Tuesday, March 15, 2011

Chomsky interview - God is an imbecile - Jewish Life, November 12, 2010

Q&A: Noam Chomsky

Noam Chomsky interviewed by David Samuels

Tablet: A New Read on Jewish Life, November 12, 2010

David Samuels: You grew up in a home that was heavily influenced by
Ahad Ha'am, the father of cultural Zionism.

Noam Chomsky: My father was a great sympathizer of Ahad Ha'am. Every
Friday night we would read Hebrew together, and often the reading was
Ahad Ha'am's essays. He was the founding figure of what came to be
called cultural Zionism, meaning that there should be a Zionist
revival in Israel, in Palestine, and it should be a cultural center
for the Jewish people. He wrote in Hebrew, which was novel, because
Hebrew was then the language of prayer and the Bible. He saw Jews as
primarily a Diaspora community that needed a cultural center that had
a physical presence, but he was very sympathetic to the Palestinians.
In fact he wrote some very sharp essays, after a visit to Palestine,
criticizing the way the new settlers were treating the indigenous
population. He said, "You can't treat people like that." Also, on
practical grounds, he didn't want to create enemies. A Jewish cultural
center in Palestine was his ideal.

Now I won't swear to the precise accuracy of this, because these are
childhood memories, but I remember reading together with my father an
essay that Ahad Ha'am wrote about Moses. The basic idea was there are
two Moseses -- the first is the historical Moses, if there was such a
person, and the other is the image of Moses that was constructed and
came down through the ages and occupies an important place in the
national mythology.

Ahad Ha'am was an early advocate of the idea that later became famous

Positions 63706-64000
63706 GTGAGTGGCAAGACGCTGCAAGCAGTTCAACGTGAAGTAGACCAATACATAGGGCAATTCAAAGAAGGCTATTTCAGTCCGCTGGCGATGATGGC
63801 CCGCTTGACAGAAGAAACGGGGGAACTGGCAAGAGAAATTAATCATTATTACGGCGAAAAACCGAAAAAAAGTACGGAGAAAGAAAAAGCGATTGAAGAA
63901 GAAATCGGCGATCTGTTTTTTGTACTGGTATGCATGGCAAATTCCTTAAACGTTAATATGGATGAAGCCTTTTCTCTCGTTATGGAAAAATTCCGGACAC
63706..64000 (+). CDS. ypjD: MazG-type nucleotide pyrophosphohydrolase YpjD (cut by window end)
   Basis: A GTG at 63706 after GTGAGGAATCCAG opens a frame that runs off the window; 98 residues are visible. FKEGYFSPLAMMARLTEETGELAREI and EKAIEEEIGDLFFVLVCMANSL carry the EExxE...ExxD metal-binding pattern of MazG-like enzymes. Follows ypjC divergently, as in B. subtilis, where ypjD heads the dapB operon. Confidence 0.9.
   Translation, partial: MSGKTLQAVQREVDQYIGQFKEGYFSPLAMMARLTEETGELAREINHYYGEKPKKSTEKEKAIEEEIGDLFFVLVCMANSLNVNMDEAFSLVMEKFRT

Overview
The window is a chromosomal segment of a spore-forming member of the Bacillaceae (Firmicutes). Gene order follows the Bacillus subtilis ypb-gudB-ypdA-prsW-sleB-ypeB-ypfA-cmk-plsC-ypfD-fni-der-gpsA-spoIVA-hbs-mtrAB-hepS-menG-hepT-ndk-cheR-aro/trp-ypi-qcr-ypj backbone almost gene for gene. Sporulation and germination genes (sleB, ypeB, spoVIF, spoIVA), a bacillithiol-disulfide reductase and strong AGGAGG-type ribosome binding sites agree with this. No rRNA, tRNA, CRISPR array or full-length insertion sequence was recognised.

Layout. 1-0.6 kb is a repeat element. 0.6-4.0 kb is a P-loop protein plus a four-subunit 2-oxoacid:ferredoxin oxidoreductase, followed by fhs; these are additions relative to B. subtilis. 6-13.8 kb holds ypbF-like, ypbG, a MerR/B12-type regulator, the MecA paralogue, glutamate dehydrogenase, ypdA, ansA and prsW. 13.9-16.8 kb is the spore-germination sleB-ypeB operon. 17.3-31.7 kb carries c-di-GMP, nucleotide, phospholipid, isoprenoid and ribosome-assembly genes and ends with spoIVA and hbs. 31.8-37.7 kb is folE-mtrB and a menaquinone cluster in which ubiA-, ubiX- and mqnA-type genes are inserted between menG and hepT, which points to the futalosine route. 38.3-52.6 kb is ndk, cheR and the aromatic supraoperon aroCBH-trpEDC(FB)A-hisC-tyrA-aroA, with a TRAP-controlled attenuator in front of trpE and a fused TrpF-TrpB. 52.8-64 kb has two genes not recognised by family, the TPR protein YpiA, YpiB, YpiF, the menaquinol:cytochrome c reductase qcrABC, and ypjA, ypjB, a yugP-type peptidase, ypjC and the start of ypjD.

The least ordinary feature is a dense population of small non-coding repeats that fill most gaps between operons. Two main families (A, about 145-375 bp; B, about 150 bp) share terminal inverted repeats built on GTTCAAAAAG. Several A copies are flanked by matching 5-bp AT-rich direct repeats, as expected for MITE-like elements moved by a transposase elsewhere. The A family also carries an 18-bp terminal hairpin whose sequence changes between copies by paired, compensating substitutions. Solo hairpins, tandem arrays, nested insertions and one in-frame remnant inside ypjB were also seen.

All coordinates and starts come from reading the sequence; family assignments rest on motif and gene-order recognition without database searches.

with [the Marxist political scientist] Ben Anderson, when he wrote his
books about how nations are imagined communities. He said there's an
imagined -- I don't think he used the term -- but there's an imagined
Jewish community, in which Moses plays a central role, and it really
doesn't matter if there was a historical Moses or not. That's part of
the national myth, which is a sophisticated version of what [author]
Shlomo Sand was trying to get at. Sand debunks the historical Moses,
but from Ha'am's point of view, it makes no difference.

DS: Did you read Nivi'im, the prophets, with your father in Hebrew?

NC: The word "prophet" is a very bad translation of an obscure Hebrew
word, navi. Nobody knows what it means. But today they'd be called
dissident intellectuals. They were giving geopolitical analysis,
arguing that the acts of the rulers were going to destroy society. And
they condemned the acts of evil kings. They called for justice and
mercy to orphans and widows and so on.

I don't want to say it was all beautiful. Dissident intellectuals
aren't all beautiful. You read Sakharov, who is sometimes appalling.
Or Solzhenitsyn. And the nivi'im were treated the way dissident
intellectuals always are. They weren't praised. They weren't honored.
They were imprisoned like Jeremiah. They were driven into the desert.
They were hated. Now at the time, there were intellectuals,
"prophets," who were very well treated. They were the flatterers of
the court. Centuries later, they were called "false prophets."

People who criticize power in the Jewish community are regarded the
way Ahab treated Elijah: You're a traitor. You've got to serve power.
You can't argue that the policies that Israel is following are going
to lead to its destruction, which I thought then and still do.

DS: Did you imagine yourself as a navi, a prophet, when you were a
child reading those texts alone in your room or on Friday night with
your father?

NC: Sure. In fact, my favorite prophet, then and still, is Amos. I
particularly admired his comments that he's not an intellectual. I
forget the Hebrew, but lo navi ela anochi lo ben navi -- I'm not a
prophet, I'm not the son of a prophet, I'm a simple shepherd. So he